We make a wide variety of decisions every day — which route to take to work, what to have for dinner, what show to binge watch next. Most day-to-day decisions are unexciting and can be figured out easily without much debate. There are occasions that prompt a much more involved thought process. Heavy decisions that affect your life far beyond that day (or maybe even that year) have to be thoroughly thought through. Even then, the answer may not come easy. So how do you come to the right decision? We’ve come up with a list of some of the most effective methods for decision making.
Sleep on It
The old adage of “sleeping on it” may have started as simple advice, but today neuroscientists have proven that there is scientific merit to it. Sleep is a crucial component in our physical and mental health. While most scientists prescribe the recommendation of eight hours per night, the average person only gets between six and seven.1 This lack of sleep can lead to fatigue, unhappiness, depression, memory challenges and more — all factors that can greatly affect your decision-making process.
While the act of sleeping won’t solve your conundrum outright, it will provide a platform for you to work through all the angles from a clear-headed perspective. Additionally, scientific expert Matthew Walker says that the problem-solving area of our brain is active during the REM phase of sleep, suggesting that we form connections amongst these pieces of knowledge.2 The REM cycle is also where our ideas develop and recombine into fresh, imaginative thoughts. In this stage, you are unconsciously sorting through this decision, and by sleeping on it you are making yourself a more effective decision-maker when you arise. Improve your quality of sleep (and decision-making) with these tips.
If you’ve thought through your decision and are still feeling very unsure, try looking at it from a new perspective. It is easy to let our personal biases weigh in (and sometimes you need to), but that can cloud our judgement and maybe limit us to possibilities that only we can imagine. Instead, take a step back and try to rethink your opportunity from a new angle to help balance out your bias. For example, you’ve been approached for a new job and are deciding whether you want to pursue the opportunity. You’re enticed because sales have been low this last year. But what about if sales go back up? Consider things from all perspectives.
By reversing roles, you’re giving yourself a more objective point of view, one that can be easier to commit to and be confident in.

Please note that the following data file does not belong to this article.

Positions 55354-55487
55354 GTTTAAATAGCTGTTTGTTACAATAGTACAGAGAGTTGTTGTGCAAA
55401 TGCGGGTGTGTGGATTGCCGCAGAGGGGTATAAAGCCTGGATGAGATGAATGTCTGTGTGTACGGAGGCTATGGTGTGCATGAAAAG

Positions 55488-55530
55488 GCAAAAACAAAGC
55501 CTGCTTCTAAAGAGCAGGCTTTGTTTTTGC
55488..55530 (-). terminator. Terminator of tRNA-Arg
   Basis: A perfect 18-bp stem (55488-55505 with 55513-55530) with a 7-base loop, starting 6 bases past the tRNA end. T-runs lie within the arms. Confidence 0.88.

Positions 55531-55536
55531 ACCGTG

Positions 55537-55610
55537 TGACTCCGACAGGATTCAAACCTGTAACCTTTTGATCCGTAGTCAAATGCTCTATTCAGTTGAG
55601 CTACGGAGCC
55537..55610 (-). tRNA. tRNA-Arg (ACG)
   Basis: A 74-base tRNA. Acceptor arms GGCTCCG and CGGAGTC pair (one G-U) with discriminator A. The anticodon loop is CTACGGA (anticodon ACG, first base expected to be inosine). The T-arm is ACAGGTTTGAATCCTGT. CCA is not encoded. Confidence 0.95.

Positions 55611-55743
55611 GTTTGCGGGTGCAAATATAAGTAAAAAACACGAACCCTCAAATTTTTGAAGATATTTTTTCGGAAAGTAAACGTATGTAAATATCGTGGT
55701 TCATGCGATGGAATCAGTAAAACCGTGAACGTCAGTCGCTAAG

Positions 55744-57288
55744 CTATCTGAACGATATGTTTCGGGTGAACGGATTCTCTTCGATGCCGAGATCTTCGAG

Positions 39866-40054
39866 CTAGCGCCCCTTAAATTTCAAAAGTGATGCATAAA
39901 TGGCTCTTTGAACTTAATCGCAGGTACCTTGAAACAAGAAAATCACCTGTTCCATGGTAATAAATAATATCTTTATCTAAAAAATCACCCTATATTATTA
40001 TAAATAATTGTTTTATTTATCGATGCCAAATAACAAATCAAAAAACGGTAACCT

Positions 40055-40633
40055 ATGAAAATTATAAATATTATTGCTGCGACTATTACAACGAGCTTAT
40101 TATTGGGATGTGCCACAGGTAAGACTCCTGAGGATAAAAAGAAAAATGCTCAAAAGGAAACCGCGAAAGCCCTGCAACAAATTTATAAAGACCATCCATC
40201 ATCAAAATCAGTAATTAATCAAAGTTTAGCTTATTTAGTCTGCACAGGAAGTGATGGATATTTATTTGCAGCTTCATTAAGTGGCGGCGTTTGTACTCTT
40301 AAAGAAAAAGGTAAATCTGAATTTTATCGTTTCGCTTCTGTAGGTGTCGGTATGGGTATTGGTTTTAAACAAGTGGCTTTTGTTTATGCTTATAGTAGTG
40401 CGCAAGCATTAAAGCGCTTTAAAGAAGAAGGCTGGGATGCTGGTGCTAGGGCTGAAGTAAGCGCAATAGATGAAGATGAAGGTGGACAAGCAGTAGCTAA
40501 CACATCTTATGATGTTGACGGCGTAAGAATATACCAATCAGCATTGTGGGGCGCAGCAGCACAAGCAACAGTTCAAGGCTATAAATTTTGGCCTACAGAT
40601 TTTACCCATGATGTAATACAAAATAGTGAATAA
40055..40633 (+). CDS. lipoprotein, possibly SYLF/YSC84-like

Pros and Cons List
There is a reason that pros/cons lists are such a common way to work through big decisions. By listing all the good things on one side and all the negatives on the other, you can truly visualize which way your decision is leaning. The only drawback is that not every pro or con has the same weight. If you use the pros and cons list, it’s a good to use it in conjunction with the score system.
As you evaluate all angles of your decision, you’ll realize that some areas outweigh others. Let’s say you’re looking at two car options. One car has heated seats, which is great for winter but only useful for half the year. The other car has much better gas mileage, which matters all year long. While both are positives, the second car’s pro is stronger than the first. Before you start deciding between two options, write out a list of the five things that matter to you most and rank them from six down to two, with six being the most important. He’s a list using the car example:
6 points: Good gas mileage
5 points: Side-impact airbags
4 points: Lots of cargo space
3 points: Extended warranty
2 points: Bluetooth enabled
Next, start scoring each side according to your list of top priorities. If there is something that isn’t on your list but you would consider it a perk (e.g. Wi-Fi enabled, heated seats, leather interior, etc.), assign it a value of one point. It should be included in the count, but shouldn’t affect the final count as much as something like your top priority.
No matter what you decide, be confident in the thought process you chose to arrive at your answer — and when in doubt, sleep on it!
1Dreams Ltd. (15 September 2016). This data shows a shocking worldwide lack of sleep. Retrieved 12 April 2018, from https://www.dreams.co.uk/sleep-matters-club/data-shows-a-shocking-worldwide-lack-of-sleep/
2Mubeen, J. (4 March 2018). Why ‘sleep on it’ is the most useful advice for learning – and also the most neglected. Retrieved April 13, 2018, from https://medium.com/q-e-d/why-sleep-on-it-is-the-most-useful-advice-for-learning-and-also-the-most-neglected-86b20249f06d